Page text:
Since the B2B sales profession has been around, there have more or less been two sales personas: hunter and farmer. The hunter pursues the big game. They’re the “Type A” personalities. Let me do my thing, get out of my way, and I’ll bring you a handful of trophy wins. Then there’s the farmer: personable, relationship-focused. The farmer is all about nurturing. They thrive on the collaborative approach. The farmer is inclined to mine opportunities from within existing accounts, upselling and cross-selling throughout.
The perfect sales professional can do both but we’ve learned that profile doesn’t really exist.
Here’s the thing though: a number of forces, namely sales technology and the impending rise of account-based selling, have powered the convergence of the hunter and the farmer. The result? The fisherman sales persona.
The fisherman sales persona is the future of B2B sales, especially for sales teams embracing account-based selling. Here’s a high-level rundown on their key traits…
A Targeted Approach
Whereas a farmer cultivates crops over time and a hunter pursues a small number of big game over the same amount of time, a fisherman/woman takes more of an intelligent, targeted approach. They spend time figuring out where to look for the right opportunities and then they strike with the right stuff at the right time. A hunter might spend a considerable amount of time lining up only a small number of targets. And a farmer values smaller wins from an existing, known pool. But a fisherman is all about fluidity. They’re thinking about the right type of bait for the right type of fish at the right time of the day. Translated to sales: it’s about delivering the right value to the right prospect precisely when they need it. Easier said than done? Of course. But that’s where today’s sales technologies (not so subtle hint: Smart Rooms) come in to play.
Digital comfort and digital savviness are perhaps the most important traits of the B2B sales fisherman/woman—and for good reason. Today’s successful B2B marketers have proven this. In what feels like a blink of an eye, B2B marketing has gone from analog to full-on digital thanks much in part to the rapid evolution of the marketer’s tool kit. (Think: Google Analytics, email marketing data and reporting, social metrics, retargeting, etc.) The migration from analog to digital is happening in sales, albeit a bit behind marketing. But all that means is that there’s nothing but opportunity out there. The fisherman sales persona that’s digitally enabled is primed for success.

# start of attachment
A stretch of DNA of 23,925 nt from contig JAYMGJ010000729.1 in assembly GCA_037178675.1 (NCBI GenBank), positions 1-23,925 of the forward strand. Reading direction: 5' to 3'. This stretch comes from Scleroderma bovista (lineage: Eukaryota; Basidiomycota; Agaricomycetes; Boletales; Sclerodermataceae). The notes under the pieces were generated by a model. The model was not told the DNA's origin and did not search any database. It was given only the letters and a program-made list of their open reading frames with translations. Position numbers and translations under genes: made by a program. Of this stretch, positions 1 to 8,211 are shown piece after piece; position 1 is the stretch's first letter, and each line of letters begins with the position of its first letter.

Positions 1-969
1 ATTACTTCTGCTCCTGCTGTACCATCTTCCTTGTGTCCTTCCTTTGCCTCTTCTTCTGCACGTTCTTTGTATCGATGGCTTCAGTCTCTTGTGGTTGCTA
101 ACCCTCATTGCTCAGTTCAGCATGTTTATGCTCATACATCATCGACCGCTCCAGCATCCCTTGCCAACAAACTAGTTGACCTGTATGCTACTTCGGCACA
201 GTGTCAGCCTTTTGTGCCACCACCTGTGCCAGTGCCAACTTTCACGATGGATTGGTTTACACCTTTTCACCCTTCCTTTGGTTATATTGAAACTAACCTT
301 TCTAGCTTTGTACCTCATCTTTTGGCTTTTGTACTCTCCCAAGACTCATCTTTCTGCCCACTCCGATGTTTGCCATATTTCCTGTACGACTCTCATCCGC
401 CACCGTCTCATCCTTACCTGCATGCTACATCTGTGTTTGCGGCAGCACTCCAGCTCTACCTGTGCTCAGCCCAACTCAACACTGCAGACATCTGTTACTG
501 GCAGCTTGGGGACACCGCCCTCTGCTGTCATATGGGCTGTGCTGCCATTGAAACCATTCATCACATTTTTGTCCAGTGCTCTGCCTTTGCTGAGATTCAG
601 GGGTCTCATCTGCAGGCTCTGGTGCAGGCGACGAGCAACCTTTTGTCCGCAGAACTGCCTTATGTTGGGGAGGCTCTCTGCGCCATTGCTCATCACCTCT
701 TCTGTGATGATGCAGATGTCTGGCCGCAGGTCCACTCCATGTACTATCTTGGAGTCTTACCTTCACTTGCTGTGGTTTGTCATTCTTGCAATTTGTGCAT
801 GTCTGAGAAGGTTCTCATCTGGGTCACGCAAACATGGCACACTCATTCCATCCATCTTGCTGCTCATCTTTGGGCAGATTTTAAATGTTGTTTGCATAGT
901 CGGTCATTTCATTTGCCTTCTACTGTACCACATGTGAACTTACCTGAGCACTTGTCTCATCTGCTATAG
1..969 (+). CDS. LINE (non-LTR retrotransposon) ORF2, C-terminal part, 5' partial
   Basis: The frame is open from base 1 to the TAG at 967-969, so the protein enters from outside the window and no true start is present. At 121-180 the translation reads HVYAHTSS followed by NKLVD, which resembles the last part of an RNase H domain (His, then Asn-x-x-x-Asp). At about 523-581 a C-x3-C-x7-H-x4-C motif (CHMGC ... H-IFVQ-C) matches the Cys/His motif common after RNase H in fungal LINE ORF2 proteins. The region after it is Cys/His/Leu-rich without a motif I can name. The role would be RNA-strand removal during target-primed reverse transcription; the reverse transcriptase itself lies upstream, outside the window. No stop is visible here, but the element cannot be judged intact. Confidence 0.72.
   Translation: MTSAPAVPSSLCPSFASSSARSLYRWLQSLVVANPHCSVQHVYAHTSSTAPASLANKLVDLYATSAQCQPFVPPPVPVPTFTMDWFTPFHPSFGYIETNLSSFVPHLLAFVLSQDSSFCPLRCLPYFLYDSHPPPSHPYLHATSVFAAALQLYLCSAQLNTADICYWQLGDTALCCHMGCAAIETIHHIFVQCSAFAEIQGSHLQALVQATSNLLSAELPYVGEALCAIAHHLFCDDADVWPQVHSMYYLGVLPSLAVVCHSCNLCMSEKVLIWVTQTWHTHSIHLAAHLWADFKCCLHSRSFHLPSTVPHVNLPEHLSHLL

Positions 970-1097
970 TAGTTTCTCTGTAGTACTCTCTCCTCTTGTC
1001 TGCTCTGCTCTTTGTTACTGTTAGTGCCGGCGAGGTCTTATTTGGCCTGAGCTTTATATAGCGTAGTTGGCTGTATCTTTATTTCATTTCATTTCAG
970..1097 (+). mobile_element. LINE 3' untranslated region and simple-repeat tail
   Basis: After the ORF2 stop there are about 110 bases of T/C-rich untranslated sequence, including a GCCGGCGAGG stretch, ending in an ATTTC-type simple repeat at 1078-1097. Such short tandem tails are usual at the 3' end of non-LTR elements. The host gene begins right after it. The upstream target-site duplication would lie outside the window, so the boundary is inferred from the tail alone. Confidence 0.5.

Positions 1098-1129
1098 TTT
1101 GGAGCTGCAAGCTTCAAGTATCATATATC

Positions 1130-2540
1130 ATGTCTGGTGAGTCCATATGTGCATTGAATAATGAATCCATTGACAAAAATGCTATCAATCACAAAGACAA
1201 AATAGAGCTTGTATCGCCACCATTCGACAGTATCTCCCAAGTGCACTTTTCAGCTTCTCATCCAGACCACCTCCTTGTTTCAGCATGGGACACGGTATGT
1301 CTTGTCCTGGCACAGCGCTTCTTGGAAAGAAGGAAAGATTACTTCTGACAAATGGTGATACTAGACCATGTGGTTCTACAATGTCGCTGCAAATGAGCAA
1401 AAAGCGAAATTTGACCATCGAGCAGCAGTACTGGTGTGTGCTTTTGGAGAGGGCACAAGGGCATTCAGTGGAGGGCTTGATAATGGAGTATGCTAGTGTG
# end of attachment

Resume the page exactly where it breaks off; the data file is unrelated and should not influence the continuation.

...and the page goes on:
But Relationships Still Matter
Marketing has seen this and sales will as well, perhaps even more so. Marketing and sales technologies are fantastic things that help organizations engage more prospects and win more customers. That is 100 percent true. But these technologies aren’t here to replace what is still so important to closing deals: relationships, trust, human connection. Yes, that sounds like a naive thing to say these days, but when a buyer is perhaps staking their job, reputation (and not to mention probably a pretty penny) on a deal, they almost universally want another living, breathing human on the other side of the table. Fishermen/women get that. They know that relationship development is just as important as the lure. They know that digital technologies actually help build stronger relationships—and more of them. That in itself is the ultimate promise of account-based selling.
Launching a Dynamic Digital-First Customer Experience
Growth will always be a top priority for B2B companies. If not, customers will inevitably outgrow your offering, and your company will become obsolete.
How Do Account-based Marketing And Account-based Selling Work Together?
Account-based marketing and account-based selling. We’ve all heard of these concepts. They’ve been around for a while. Some of us in the B2B world use them. Some of us don’t (yet). One thing, however, is...